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Podcast host ART19 officially launches with new audience measurement technology

art19 splash logo 300wART19, a San Francisco-based podcast host, distributor, and monetization platform, officially launches today after eight months of technology development and partnership formation. Launch partners include Midroll Media (moving its Earwolf comedy network to ART19), DGital Media (Recode, UFC, Fox Sports Digital, and others), and Wondery (whose founder, Hernan Lopez, is also an ART19 investor).

We spoke with co-founder Sean Carr about the advertising and analytics technology his 11-person team is bringing into the space. Key features are these:

  • Dynamic ad insertion
  • Ad targeting
  • Custom APIs (Application Programming Interfaces) for audience measurement

Dynamic ad insertion has been making inroads into podcasting recently. On ART19, the technology allows podcast producers to consider their entire catalog as addressable inventory. Ad campaigns can be inserted into past episodes, be targeted to listener locations, be flighted to run for a specific period of time, or be limited to a volume of impressions. Sean Carr observed that with shows that have substantial “shelf life,” ad injection can refresh inventory that is running “stale ads.”

How does ad injection jive with the traditional host-read commercial? Sean Carr confided that in many cases “live” host reads are actually produced separately. “Almost always the hosts are recording them to get the take right. Occasionally they will do a live read inside the show, but that is unusual. The vast majority of producers are actually recording them separately.”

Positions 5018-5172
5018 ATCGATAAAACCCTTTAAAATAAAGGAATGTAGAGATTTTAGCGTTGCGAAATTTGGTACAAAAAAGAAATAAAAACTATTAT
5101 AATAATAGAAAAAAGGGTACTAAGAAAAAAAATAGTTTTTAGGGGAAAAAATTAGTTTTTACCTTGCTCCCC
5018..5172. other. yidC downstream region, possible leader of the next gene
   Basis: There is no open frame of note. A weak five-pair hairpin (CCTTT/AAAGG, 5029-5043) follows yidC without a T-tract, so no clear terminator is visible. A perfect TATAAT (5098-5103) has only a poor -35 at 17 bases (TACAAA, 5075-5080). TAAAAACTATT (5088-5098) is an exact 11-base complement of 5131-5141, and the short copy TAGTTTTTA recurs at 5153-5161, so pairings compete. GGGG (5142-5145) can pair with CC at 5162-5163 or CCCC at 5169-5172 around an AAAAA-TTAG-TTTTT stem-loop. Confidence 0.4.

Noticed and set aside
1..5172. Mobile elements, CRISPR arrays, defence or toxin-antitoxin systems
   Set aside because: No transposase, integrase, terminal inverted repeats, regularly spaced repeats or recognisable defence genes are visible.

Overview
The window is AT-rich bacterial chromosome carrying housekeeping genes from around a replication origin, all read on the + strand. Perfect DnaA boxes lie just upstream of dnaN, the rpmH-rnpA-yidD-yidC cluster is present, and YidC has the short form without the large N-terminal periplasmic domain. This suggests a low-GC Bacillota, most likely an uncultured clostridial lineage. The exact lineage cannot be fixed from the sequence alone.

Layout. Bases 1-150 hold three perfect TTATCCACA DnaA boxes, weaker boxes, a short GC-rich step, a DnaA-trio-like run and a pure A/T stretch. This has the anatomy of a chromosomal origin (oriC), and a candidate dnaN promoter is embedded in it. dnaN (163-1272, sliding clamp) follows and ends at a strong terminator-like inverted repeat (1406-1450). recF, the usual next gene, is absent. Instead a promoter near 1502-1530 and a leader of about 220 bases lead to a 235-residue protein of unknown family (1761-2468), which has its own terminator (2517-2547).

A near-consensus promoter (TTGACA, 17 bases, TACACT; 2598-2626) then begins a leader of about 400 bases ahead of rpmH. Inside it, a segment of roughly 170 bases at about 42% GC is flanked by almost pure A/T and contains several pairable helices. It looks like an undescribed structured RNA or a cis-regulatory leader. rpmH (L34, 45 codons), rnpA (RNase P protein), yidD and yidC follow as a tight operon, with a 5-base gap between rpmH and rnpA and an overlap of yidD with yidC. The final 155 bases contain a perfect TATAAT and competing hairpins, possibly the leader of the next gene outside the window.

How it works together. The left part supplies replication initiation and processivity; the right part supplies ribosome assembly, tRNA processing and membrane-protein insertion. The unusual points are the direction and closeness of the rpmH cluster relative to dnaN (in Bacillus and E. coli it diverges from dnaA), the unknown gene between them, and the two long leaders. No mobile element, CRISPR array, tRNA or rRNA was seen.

“Listening Telemetry” and Opening the Floodgates

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ART19 co-founder Sean Carr

In a phone conversation, Sean Carr emphasized the audience measurement piece as the most original technology, and the most meaningful for the advancement of the advertising business which is coalescing around podcasting. He spoke of “listening telemetry,” where podcast listening behavior is captured from many distribution points and fed into a clear picture of how a show is being consumed — complete with starts, stops, rewinds, pauses, ad plays, etc..

That sort of granular information is missing from the podcast ecosystem as a whole, where different listening apps feed back different levels of information (or no information) to the producer. It’s an issue widely acknowledged to be a genre-wide problem that prevents advertising agencies from recognizing podcasting as an understandable opportunity. That’s where ART19’s API comes in, offering better measurement to any platform which uses it. Sean Carr called this “API listening” as opposed to traditional “RSS listening” which provides relatively dumb audience analysis.

On the subject of podcasting measurement, Sean Carr expressed an optimistic vision of the future. “More than just possible, it is probable that a paradigm shift will happen, resulting in much more listening data. That will unlock the agency floodgates. Buying agencies are held back by lack of data about listening. Right now we’re still selling downloads, which is fine for the DR [Direct Response] buyers. Users put in a code and the advertiser can measure effectiveness that way. Those advertisers are coming back again and again, paying high CPMs, so we know podcasting works.”

Carr compares the state of podcasting data to streaming audio. “In order to make podcasting a staple buy in the agency world, it is our belief that we have to deliver data on the level of streaming audio. Streaming audio data is phenomenal; perfect listening telemetry, frequently with registered users and all kinds of demographic data. When you compare that with podcasting today, it’s hard for buyers to make the case internally.”

Teddy Lynn, a Chief Creative Officer at Ogilvy & Mather and a member of ART19’s board, said this in support of Carr’s point: “With ART19’s technology, we now have measurement, targeting and contextual relevance at scale, and as a result, I would expect more agencies and brands to consider adding the medium to their mix.”


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Brad Hill

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